10 Reasons Why a Mixed-Breed Dog Is a Purr-fect Choice for a Pet

What is a Mixed-breed dog?

Mixed-breed dogs also affectionately called mutts or designer dogs are the pups born as a result of the mating of two non-purebreds. Purebreds are the dogs that have a pedigree, meaning they are registered and are the offspring of two purebreds of the same breed. That is why they have characteristic features, shapes, and colors and can be easily identified.

Mixed-breeds don’t have a pedigree because the mother and father are non-purebreds. Thus they don’t have specific genes. Even experts can’t visually identify the breeds that make up a mixed-breed dog. Only a DNA test can be performed to find out the answer. You might think your dog resembles a particular breed, but chances are you are not guessing right. The reason lies in Biology.


So what is the science in all this? Well to understand why a mixed-breed might resemble a breed but would not belong to it, we need to dig into biology. There are two types of genes:

  • Dominant
  • Recessive

Now the traits in any dog are attributed to these genes. Dominant genes are the ones that outrank the recessive ones. Physical characteristics such as the coat or ears are dominant ones so these can be attributed to a large number of breeds so you can never be sure about the family of your pooch.

Why do people prefer purebreds?

There are multiple recognized dog breeds in the world. Owners are willing to pay hundreds and even thousands of dollars to buy a dog from a breeder. So what might be the factors that contribute to the demand of purebreds?

  • People want a specific set of traits such as appearance or temperament of a breed
  • They think it’s a social requirement to have a purebred to match their class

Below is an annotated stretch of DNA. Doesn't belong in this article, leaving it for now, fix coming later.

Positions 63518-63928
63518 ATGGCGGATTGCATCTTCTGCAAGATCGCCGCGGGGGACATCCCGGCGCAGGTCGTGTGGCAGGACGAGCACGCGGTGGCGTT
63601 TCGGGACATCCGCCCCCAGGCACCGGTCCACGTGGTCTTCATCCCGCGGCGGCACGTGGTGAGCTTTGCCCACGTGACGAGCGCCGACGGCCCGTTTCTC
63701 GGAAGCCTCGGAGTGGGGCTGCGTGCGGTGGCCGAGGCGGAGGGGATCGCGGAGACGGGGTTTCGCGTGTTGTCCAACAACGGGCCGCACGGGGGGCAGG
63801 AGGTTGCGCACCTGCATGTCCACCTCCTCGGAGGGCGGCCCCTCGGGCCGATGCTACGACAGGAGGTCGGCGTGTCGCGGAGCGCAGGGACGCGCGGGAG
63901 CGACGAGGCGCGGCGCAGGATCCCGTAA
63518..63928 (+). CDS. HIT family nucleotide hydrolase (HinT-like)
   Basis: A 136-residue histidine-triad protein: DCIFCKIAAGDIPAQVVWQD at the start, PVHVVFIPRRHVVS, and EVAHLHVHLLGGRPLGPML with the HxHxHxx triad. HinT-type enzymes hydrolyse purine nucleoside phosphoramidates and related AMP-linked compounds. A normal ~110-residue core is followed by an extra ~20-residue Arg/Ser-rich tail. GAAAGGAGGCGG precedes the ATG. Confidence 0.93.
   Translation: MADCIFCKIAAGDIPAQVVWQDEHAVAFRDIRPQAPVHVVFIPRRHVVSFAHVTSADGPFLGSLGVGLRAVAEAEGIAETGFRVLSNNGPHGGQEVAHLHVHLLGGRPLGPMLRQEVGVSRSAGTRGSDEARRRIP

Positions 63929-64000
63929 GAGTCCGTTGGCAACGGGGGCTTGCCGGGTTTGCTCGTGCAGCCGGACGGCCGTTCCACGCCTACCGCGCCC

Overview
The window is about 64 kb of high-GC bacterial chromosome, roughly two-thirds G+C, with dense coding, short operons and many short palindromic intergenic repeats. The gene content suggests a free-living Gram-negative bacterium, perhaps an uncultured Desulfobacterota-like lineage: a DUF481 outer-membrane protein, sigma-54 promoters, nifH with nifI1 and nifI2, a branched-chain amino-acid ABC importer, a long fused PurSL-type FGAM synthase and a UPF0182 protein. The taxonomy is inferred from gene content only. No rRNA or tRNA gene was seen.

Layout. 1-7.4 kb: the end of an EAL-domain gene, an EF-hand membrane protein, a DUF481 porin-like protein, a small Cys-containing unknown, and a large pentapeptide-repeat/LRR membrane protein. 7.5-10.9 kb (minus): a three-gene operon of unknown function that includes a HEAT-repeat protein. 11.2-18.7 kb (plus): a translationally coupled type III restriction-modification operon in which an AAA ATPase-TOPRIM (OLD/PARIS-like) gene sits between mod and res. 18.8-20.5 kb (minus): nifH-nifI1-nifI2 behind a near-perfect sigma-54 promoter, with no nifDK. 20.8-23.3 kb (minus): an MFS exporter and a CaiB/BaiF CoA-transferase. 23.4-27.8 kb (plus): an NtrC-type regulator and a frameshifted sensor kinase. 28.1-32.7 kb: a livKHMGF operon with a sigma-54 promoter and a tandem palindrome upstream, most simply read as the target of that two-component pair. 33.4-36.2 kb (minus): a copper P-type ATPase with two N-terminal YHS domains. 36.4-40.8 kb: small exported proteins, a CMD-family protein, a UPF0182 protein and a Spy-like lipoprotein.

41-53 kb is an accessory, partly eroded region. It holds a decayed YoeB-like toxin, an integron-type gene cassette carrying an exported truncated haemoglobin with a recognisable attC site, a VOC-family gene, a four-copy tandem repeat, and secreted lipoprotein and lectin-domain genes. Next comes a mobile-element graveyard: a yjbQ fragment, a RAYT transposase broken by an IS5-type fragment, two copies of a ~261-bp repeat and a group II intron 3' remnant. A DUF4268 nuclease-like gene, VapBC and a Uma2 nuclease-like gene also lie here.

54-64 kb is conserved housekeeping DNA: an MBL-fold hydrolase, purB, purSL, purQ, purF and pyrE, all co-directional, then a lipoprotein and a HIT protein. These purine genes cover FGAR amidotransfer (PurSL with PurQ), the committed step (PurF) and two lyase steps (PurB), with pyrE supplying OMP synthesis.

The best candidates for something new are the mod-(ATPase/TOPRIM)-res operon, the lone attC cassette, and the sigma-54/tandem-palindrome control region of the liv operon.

Although the trend has changed in recent years and people are adopting more dogs specially mixed–breeds from the shelter, there are still almost 670,000 dogs that are euthanized in shelters each year. Among these, the highest percentage is of middle and old aged mixed-breeds.

But what these people don’t realize is that mixed-breeds are amazing. Unlike purebreds, they are unique; each puppy is different from its litter-mates in features and traits. They are a total bundle of joy, some of the cutest mixed-breeds are:

  • Cockapoo
  • Chug
  • Morkie
  • Bull-boxer pit
  • Puggle
  • Shepsky
  • Cheagle
  • Corgidor
  • Labsky
  • Pitsky



While breeders argue that purebreds are likely to have fewer health issues, studies show that mixed-breeds dogs tend to live longer than purebreds. The prime reason is that they have a lower incidence of genetic diseases because there is little chance that both parents might have the defective gene. Therefore they are less prone to diseases such as hip dysplasia, heart diseases, cancer and many others that are common in specific purebreds.

Other than genetic problems, unethical breeding is also creating severe health problems for purebreds. Breeders breed purebreds to match the set standards of physical appearance and behavior, even if it isn’t good for their health. As a result, many dogs develop health issues due to their body shapes and sizes, such as German Shepherds and bulldogs.

Since mixed-breeds don’t have a standard to match, they are free from such problems. However, that doesn’t mean that your mutt won’t get sick or will never require veterinary assistance. You may still have to get insurance for your dogs whether you get a mixed-breed or a purebred.


With purebreds, you are well-aware of the temperament of the dog, whether he is suitable for companionship or to be trained as a service dog. But with mutts, you are up for an adventure as you can’t predict their temperament. They might inherit their behavioral traits from any of the various breeds of their parents or ancestors.

However, that doesn’t mean that a mixed-breed dog will pose behavioral problems. The behavior depends upon the training you give your pooch and not only on the genes. It just says that you would never know if your dog would grow up with an instinct for herding or would be a total couch potato.


Just as you can’t predict your mutt’s behavior, you can’t be too sure about their physical appearance either. The only thing you can guarantee is the cuteness and awesomeness.